One of the first things Olivia K. Bryant ’21 mentions on our Zoom call is the “jumper” that she’s knitting just below the frame.
“If a class doesn’t require me to write notes, that’'s what I am doing while I am watching,” she jokes. Bryant, a self-declared “homebody,” has spent this semester at her childhood home in Canterbury, a city outside of London.
She’s already completed all of her requirements for her Statistics concentration. She’s been using the extra time to continue her summer internship with a polling company, serve as a teaching fellow for a computer science course, and take electives.
“I feel like I’ve graduated, honestly. I think it’s partly because I’m working, so it kind of feels like I’m sort of semi-graduated,” she says. “I feel like I could completely go off the radar.”
Despite strong Kirkland House connections and gracious professors, Bryant says she feels disconnected from the University.
“Harvard as an institution, I don’t feel very connected to anymore,” she says. “I feel like I have nothing here that reminds me of it. There’s not many other students that are close to me. And all of my stuff is in a warehouse 3,000 miles away: photos and books, and all the things that just remind me of campus.”
Even so, Bryant has tried to appreciate some of the “silver linings” she has found during the pandemic.
“I’ve learned that I am more resilient than I thought,” she says. “It’s also making me realize how many opportunities are out there and how many different paths you can take.”
Before the pandemic, Bryant had planned to find a job near Canterbury, but after spending nearly a year at home, she’s realized she misses living in a city.
“I was kind of anti-moving to London because I’'m not really a city person and very much a country bumpkin,” she says. “[The pandemic] just made me reconsider living in a city and what I want to do when I graduate. I think that’s been a big part, because I’ve spent another year at home, and I’m kind of increasingly ready to leave.”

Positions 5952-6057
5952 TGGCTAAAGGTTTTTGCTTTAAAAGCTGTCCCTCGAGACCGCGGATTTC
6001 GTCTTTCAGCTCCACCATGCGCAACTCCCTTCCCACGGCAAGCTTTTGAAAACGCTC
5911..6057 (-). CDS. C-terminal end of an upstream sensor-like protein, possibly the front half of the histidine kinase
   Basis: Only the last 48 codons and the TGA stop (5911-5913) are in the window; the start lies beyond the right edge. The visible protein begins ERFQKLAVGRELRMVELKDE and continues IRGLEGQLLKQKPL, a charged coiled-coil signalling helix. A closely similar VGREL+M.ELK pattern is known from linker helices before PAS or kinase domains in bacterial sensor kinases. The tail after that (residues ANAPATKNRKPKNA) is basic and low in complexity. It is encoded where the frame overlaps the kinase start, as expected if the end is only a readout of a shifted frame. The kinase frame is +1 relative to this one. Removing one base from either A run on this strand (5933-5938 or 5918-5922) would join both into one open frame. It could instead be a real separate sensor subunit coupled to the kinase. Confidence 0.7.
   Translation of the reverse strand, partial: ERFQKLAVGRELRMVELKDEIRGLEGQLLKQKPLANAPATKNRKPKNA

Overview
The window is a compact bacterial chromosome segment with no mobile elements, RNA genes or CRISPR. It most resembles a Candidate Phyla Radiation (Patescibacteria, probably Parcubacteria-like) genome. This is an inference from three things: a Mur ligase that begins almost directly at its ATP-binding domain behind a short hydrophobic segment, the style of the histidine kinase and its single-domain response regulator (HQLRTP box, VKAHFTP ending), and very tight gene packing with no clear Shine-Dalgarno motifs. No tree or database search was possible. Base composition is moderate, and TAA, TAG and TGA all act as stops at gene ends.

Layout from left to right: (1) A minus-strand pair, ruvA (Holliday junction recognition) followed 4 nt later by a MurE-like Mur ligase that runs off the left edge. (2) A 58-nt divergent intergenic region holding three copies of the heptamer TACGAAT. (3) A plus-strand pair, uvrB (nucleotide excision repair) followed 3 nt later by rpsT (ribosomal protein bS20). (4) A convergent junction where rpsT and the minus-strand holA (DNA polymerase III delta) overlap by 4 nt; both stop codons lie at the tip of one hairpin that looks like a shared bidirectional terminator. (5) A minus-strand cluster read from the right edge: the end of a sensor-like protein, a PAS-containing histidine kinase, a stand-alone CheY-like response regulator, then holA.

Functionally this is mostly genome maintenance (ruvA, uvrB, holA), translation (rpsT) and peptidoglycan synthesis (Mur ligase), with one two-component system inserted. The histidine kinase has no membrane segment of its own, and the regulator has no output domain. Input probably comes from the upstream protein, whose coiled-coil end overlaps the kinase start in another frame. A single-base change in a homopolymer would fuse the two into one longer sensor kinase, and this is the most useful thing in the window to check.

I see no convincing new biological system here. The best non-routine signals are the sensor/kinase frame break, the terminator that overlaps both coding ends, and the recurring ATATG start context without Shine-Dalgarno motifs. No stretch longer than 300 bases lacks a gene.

Living at home this semester has allowed Bryant to save money, both through her jobs and the room and board stipend Harvard provided to students on financial aid who aren’t living on campus. As a result, Bryant has been able to apply for Master’s programs and internships in London that she would not have been able to otherwise.
As the conversation continues, Bryant holds up the black and white jumper she just finished for me to see. “I think I knit four jumpers this summer,” she quips.
When she’s not studying, working, or knitting, Bryant tries to stay social and visit her friends in London. She even met her boyfriend during the pandemic via Bumble, who ironically is from Massachusetts but studies at Oxford — her reverse, she points out.
“I started dating someone in quarantine, which is super exciting, because I always said when I was at Harvard, ‘I know I want to move back to the U.K., so I’m not going to date many people, because I know I want to move back.’”
She adds, sincerely, “I’m pretty aggressively British.”
Despite the opportunity to return to campus in the spring, Bryant thinks it’s best to spend her final semester at home.
“I know myself, and I know that I wouldn’t enjoy going back to campus if it’s not as good as I remember it being,” she says. Bryant says she is very close with her family, and as a first-generation low-income student, she feels like her college experience is ending full circle.
“Literally all my family live in the same city. And it’s a tiny city: My Gran lives up the road, my uncle lives up the road, and no one else in my family has even been to America. And we’re really, really close,” she explains. “I’m the first in my family to go to university. In a way, I think it’s really nice that I’m probably going to finish it off at home with my family, because it’s been a really collective effort.”
— Staff writer Scott P. Mahon can be reached at firstname.lastname@example.org and on Twitter at @scott__mahon.